By Michael E. Miller
By Ryan Yousefi
By Kyle Munzenrieder
By Sabrina Rodriguez
By Michael E. Miller
By Carlos Suarez De Jesus
By Luther Campbell
By Kyle Munzenrieder
But his learning curve continued on its downward arc. The first group he signed was a trio of auto-body shop employees who harmonized as they worked. "They sounded better in the car shop than in the studio," he muses.
Then came some good fortune that resulted, at least indirectly, from ex-2 Live Crew frontman Luther Campbell's bad luck. Campbell, who had his own record label, filed for bankruptcy in 1994 after an artist sued him for unpaid royalties. Several Campbell employees, knowledgeable veterans like public-relations specialist Debbie Bennett, took jobs at Slip 'N Slide. "Ted Lucas would be nothing without his staff," Lucas says gravely.
Lucas signed a rap duo called Tre+6 and the new Slip 'N Slide team went into action, producing and promoting the group's CD. According to Lucas about 50,000 albums were sold.
By then Trick was free and vowing to go straight. Between prison stints he had won a rap contest at another Luther Campbell club that closed, Pac Jam. Campbell didn't have the time or money to sign the young rapper so Lucas stepped in, inking a five-year contract to produce Trick Daddy Dollars, as the artist was then called. In 1997 Slip 'N Slide released Trick's first album, Based on a True Story. It sold between 100,000 and 200,000 copies with the help of a medium-size distribution company called Warlock, which pushed it in the stores.
It began to look as though Trick and Lucas might make a career in the music business.
You'n no nann ho
that'll keep it wet like me,
make you come back to back like me,
lick a nigga's nut sack like me
You'n no nann ho, that'll ride the dick on a dime,
who love to fuck all the time,
one who's pussy's fatter'n mine,
you'n no nann ho
-- Trina's verse on "Nann Nigga"
For a video shoot of Trick's song "Suckin' Fuckin'," Slip 'N Slide has rented an opulent white mansion in Coconut Grove. The house sports 1980s touches like a white marble floor and a Lucite banister that wraps around a spiral staircase: cocaine baron stuff. In fact it was used for a scene in the 1983 movie Scarface, which depicted the life and death of a Cuban drug dealer in Miami. Trina has a bit part in the video. She opens a scene on the phone with Trick, inviting him to a party. She's dressed in a white bikini and has a delicate white feather boa draped over her shoulders. If her acting seems slightly stilted, she can be forgiven. In a year she's risen from obscurity to the threshold of fame. "Everywhere she goes, people are just raving about her," Trina's mother says. "We were at the Bath and Bodyworks in the mall the other day and the cashier was like, 'Are you the Trina?'"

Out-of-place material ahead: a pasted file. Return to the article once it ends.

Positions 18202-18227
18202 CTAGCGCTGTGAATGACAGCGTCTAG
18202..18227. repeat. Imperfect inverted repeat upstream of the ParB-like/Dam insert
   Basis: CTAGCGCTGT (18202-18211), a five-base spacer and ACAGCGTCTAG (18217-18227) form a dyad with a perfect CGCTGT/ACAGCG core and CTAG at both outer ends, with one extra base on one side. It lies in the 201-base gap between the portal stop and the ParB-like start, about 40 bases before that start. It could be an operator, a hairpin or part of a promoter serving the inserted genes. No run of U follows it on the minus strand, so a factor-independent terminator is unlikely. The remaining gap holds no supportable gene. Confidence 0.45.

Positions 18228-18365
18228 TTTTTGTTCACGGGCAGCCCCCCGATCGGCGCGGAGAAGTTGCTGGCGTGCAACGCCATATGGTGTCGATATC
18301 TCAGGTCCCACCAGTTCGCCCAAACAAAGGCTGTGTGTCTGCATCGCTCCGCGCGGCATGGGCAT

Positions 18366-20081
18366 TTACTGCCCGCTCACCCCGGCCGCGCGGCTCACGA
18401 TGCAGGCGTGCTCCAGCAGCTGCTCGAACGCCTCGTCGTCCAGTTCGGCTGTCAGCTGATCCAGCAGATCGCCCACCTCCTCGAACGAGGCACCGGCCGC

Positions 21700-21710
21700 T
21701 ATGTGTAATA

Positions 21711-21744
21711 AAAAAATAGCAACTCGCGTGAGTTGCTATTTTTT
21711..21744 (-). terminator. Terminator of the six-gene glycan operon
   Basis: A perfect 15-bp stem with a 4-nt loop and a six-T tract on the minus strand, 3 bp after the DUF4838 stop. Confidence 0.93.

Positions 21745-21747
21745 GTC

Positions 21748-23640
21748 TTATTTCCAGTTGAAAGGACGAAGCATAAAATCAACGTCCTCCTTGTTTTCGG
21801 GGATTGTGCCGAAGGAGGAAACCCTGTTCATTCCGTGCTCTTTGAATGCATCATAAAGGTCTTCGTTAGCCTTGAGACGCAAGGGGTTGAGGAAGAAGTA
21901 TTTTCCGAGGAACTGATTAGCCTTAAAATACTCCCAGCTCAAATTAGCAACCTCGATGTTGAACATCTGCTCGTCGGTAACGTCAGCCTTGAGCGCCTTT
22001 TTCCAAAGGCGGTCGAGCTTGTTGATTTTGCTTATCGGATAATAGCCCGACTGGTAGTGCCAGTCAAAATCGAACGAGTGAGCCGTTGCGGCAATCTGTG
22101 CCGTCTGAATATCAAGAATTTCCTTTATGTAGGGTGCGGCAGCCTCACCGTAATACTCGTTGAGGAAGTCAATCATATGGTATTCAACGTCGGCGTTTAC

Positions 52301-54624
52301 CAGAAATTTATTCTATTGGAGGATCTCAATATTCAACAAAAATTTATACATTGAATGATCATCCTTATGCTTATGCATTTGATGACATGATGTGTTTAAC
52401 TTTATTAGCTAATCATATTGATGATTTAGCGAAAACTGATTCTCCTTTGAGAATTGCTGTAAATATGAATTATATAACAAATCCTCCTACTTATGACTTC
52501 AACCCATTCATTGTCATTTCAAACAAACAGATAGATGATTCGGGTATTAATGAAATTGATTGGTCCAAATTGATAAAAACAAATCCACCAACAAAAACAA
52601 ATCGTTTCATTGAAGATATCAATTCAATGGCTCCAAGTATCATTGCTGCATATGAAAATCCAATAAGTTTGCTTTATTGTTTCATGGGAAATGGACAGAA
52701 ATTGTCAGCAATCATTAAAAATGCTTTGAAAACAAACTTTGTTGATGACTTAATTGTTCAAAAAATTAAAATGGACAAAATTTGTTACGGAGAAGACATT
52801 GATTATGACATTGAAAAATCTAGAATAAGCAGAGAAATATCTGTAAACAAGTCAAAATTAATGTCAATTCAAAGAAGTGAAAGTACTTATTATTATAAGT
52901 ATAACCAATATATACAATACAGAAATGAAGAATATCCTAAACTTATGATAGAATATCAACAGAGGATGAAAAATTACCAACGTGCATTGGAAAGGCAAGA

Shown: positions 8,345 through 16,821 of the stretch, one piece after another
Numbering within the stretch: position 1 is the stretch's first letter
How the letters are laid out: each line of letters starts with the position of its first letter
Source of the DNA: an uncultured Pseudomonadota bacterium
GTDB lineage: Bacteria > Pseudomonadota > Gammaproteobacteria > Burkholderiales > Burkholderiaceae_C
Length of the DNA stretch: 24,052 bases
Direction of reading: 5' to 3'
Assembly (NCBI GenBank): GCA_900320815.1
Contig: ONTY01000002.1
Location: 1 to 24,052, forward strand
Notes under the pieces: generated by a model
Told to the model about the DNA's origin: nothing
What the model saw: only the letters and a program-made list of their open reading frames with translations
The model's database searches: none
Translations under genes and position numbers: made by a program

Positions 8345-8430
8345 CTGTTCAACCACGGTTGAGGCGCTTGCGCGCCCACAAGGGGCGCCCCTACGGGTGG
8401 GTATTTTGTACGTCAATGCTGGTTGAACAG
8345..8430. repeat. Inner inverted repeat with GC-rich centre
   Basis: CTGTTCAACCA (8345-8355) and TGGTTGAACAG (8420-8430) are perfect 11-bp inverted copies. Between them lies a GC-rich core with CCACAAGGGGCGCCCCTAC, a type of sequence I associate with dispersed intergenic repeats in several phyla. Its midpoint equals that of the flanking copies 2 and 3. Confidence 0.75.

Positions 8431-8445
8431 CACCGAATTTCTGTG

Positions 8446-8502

The forceful personality that came out on "nann" and made Trina such a hit originated in her grandmother's home at NW 66th Street and Fifteenth Avenue in Liberty City. It was a household filled with forceful women: her grandmother, mother, and three aunts. She did not know her father while growing up. She was encouraged to be forthright. "It would be expected for me to say what was on my mind," Trina declares.
"She has a very strong personality," her mother says. "She was always, like, the leader. We called her lil' momma because she was always taking care of people." And, more to the point, she was a sharp talker. "Yeah, she always had the slick mouth," her mom adds. "She always the one who can answer you right back."
Compared with the childhood memories of Lucas and Trick, Trina's recollections are downright bucolic. She recounts games of skip-rope and hopscotch in the street outside her home. On weekends there were cookouts in Morningside Park and trips with the family to Haulover Beach. She attended Drew middle school with Trick. "He was a little more on the wild side," she recalls. "We didn't hang out that much. But we were friendly."
At Miami Northwestern High School she was a majorette. During her senior year, she went to a club one night and a friend introduced her to Hollywood. The 21-year-old gave her his pager number. After they started dating, he would take her dancing at hip-hop clubs such as Paradise, Strawberry's Too, and Luke's Miami Beach. She never entertained the notion of performing.
After graduating she took office jobs at United Parcel Service and AT&T. Meanwhile her mother enrolled in cosmetology school, prompting Trina to consider a career as a beautician.
At that time Hollywood and Lucas were discussing the possibility of promoting music together. Lucas had just started Slip 'N Slide; Hollywood and Trina liked to visit the new studio. Lucas even invited Trina to do some background talking on a recording by one of his first groups, Tre+6.
Lucas began hanging around Trina's close-knit family. "Ted and Hollywood would stop by all the time," Vernesa Taylor recalls. Trick would even call from prison, she remembers. "He used to brag on the phone about how he was going to rap and write songs. He'd say, 'They don't believe me, but I'm going to do it.' And I told him to keep on trying," Taylor says.